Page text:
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With power plants belching smog and cars choking the air with exhaust fumes, it’s best to batten down the hatches and stay indoors, right? Not so fast. According to the Environmental Protection Agency, the air you breathe indoors can be as much as two to five times worse than polluted outdoor air. So what’s the health-conscious homeowner to do? Here are a few tips to improve the quality of the air you breathe indoors.

Change Your Air Filters Often

Air filters on HVAC units do a great job of trapping indoor air pollutants like dust and pet dander, but they don’t last forever. Most fill up within a few weeks or so. To avoid putting undue strain on your furnace and unhealthy amounts of allergens into the air you breathe, be sure to change your air filter regularly—once a month if you’re particularly keen on cracking down.

Keep Humidity Levels Balanced

Often overlooked, humidity levels are a central factor in indoor air quality. Air with low humidity can literally suck up the moisture in your skin and throat, increasing your susceptibility to illness. Allow humidity to rise too high, and you’ve got another problem: mold and mildew. To protect yourself, you’ll want to achieve that Goldilocks zone of around 30 to 50 percent humidity. To lower humidity, use a dehumidifier or turn on the air conditioner. If the air is too dry, vaporizers and humidifiers can usually fix the problem. Consider installing gauges to better monitor your humidity levels.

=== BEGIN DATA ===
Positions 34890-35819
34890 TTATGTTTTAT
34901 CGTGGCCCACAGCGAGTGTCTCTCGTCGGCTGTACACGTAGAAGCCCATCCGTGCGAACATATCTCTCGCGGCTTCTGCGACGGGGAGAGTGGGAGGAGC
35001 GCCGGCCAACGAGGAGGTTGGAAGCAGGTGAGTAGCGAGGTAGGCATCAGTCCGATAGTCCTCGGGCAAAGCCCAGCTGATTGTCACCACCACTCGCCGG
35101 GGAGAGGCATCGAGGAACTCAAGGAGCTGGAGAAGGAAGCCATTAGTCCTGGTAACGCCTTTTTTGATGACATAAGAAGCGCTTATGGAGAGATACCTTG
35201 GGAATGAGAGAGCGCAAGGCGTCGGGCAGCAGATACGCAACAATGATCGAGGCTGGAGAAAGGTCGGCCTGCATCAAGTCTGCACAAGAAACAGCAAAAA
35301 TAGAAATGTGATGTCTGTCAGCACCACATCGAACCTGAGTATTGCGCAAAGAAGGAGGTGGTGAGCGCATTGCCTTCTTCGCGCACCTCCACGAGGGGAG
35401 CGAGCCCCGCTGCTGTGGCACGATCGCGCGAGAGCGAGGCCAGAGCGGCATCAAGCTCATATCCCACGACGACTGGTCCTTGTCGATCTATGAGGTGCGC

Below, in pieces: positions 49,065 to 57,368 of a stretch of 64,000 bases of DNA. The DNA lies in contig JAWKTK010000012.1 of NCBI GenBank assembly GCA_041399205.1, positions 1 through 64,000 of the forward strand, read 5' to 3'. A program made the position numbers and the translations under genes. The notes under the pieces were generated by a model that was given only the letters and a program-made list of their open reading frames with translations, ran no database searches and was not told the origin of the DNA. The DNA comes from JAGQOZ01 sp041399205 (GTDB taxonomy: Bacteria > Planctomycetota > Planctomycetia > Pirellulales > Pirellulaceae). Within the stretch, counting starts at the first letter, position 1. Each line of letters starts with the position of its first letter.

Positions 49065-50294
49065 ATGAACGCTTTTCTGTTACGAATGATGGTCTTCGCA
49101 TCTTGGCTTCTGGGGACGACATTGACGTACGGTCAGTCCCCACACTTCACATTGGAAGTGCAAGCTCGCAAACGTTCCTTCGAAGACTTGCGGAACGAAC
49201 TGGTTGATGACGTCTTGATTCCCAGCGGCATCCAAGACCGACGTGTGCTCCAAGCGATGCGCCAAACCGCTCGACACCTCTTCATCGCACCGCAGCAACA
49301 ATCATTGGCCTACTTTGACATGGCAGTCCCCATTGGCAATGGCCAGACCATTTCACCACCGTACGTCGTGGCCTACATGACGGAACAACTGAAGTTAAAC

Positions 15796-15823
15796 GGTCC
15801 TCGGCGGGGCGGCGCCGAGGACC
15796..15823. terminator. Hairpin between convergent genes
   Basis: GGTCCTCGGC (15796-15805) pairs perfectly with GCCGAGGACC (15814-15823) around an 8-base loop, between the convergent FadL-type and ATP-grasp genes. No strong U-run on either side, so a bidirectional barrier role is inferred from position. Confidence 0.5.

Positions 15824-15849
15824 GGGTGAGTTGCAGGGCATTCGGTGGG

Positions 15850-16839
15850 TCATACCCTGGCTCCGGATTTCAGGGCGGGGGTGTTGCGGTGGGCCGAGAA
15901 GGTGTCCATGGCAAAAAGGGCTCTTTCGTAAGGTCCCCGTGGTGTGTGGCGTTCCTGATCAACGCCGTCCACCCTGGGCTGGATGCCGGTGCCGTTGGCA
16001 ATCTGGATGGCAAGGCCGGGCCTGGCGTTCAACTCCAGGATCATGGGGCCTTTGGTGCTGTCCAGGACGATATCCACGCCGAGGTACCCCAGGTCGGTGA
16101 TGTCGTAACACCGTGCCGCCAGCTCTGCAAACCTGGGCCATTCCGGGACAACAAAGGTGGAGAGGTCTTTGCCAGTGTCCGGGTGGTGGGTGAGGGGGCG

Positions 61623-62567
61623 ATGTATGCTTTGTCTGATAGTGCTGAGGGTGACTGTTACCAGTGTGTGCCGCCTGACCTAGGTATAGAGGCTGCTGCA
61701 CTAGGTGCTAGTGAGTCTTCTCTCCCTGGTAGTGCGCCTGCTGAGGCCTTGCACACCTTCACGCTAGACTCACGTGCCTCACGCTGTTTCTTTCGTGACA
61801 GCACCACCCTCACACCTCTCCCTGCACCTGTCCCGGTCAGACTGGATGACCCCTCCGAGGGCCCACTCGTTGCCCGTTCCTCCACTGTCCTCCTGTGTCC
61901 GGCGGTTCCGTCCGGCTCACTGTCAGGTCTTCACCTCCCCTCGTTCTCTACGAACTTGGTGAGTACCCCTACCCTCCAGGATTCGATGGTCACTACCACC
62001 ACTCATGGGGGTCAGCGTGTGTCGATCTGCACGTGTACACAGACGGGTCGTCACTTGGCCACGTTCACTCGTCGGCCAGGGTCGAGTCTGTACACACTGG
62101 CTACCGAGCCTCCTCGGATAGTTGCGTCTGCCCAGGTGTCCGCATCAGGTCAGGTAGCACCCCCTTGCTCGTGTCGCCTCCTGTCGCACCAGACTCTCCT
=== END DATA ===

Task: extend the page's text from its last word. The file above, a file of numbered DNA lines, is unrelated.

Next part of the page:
Open Windows and Ventilate

Remember when we said that the air outside is cleaner than the air you breathe indoors? Well, it’s true. Whenever possible, open up your windows and let that fresh Virginia air in. Install fans around your home to further boost air circulation. If it’s stormy or cold outside, you can still ventilate your home by opening up the vent control on your HVAC unit and by turning on the vent fans in your kitchen and bathrooms.

Eliminate Other Sources of Pollution

From shedding cats to cleaning products, the sources of indoor air pollution are many—and often surprising. Fortunately, you’re not powerless to resist them. If you have carpet, prevent the buildup of allergens by vacuuming often and scheduling frequent cleanings from a qualified service. Air ducts from central air units come in contact with all of the air in your home, so be sure to have them inspected and cleaned if necessary. Of course, carbon monoxide is always a concern in any home where fossil fuels are burned. Keep those CO detectors running and in good condition.

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